#2. Does Not Mimic Protestants

Many Catholic hymnals billed as “traditional” are what might be called Leftovers. That is, the editors took a popular Protestant book—let’s say, the 1940 Episcopal Hymnal—and removed all the songs they didn’t care for (or which contained heresy). Then, whatever was leftover they label as a “Catholic” hymnal. The Saint Jean de Brébeuf Hymnal took a completely different approach. Its editors began with the Catholic patrimony of Latin hymnody and built upon that. The last time such a thing was done was eighty years ago for the New Westminster Hymnal.

3. Priests Can Rest Easy

A priest who wants good music at his parish can give his music director a copy of the Brébeuf Hymnal and confidently say: “Take this book. Use it. I know that everything contained in this hymnal is theologically sound. Moreover, I know that the tunes are dignified and excellent.”

4. The Best Patron

The greatest saints of North America were Father Isaac Jogues and Father Jean de Brébeuf. These fearless missionaries traveled to America—along with their companions—to evangelize the New World. The sufferings they underwent were nothing less than bone-chilling. Those who study the color plates (included in the pew edition) will understand the reasons Brébeuf was chosen as patron.

5. Words Matter

The Brébeuf Hymnal keeps the “original language” of the poets: Thee, Thine, Thou, and so forth. It also includes hymns by contemporary priests who write in today’s idiom (rather than a 19th-century idiom). Furthermore, the Brébeuf Hymnal editors did something marvelous; viz. they skillfully removed any word whose meaning has changed over the centuries if it has acquired a pejorative connotation.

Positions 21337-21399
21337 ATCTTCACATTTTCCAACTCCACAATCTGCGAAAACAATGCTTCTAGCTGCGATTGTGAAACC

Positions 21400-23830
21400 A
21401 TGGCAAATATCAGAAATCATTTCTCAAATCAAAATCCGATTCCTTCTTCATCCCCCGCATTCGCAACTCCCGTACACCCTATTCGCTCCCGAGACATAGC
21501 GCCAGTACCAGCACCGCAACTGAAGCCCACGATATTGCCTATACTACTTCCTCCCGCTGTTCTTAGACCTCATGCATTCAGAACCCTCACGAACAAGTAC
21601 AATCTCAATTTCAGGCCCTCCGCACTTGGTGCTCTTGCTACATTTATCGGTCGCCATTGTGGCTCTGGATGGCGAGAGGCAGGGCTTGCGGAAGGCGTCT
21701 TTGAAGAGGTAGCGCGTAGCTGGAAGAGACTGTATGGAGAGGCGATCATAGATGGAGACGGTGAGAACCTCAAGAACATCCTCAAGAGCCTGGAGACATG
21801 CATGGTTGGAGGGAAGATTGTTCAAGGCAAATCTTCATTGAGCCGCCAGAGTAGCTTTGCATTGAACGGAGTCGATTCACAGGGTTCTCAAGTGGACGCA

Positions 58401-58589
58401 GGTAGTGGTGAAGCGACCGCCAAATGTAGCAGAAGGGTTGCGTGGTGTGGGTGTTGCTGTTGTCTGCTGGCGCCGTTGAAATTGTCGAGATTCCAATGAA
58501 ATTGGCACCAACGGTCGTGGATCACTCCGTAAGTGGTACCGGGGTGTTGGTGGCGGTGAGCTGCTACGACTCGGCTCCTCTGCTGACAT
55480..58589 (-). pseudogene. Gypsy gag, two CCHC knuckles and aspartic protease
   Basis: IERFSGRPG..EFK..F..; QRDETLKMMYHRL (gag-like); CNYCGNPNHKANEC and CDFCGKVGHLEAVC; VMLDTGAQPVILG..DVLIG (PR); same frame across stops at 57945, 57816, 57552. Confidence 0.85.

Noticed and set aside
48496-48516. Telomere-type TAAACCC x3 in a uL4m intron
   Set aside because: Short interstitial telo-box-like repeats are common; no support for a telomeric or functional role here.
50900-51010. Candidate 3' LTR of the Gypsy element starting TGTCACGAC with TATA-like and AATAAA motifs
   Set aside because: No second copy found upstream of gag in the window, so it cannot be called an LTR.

6. True Catholic Tradition

In the Brébeuf pew edition, footnotes give the provenance of each tune and text, including a list of excellent Catholic hymnals which included them. In other words, this book does not invent a “new tradition” with songs no Catholic has ever sung. By the way, the theological footnotes and Bible references at the bottom of the page are superb.

7. Not Out Of Reach

The Brébeuf Hymnal uses a brilliant “shared melody” strategy, which is crucial in our present situation wherein most congregations (sadly) know precious few exemplary hymns. This strategy allows congregations to sing with gusto even on “once-per-year” feasts like: Ascension, Transfiguration, Baptism of the Lord, etc.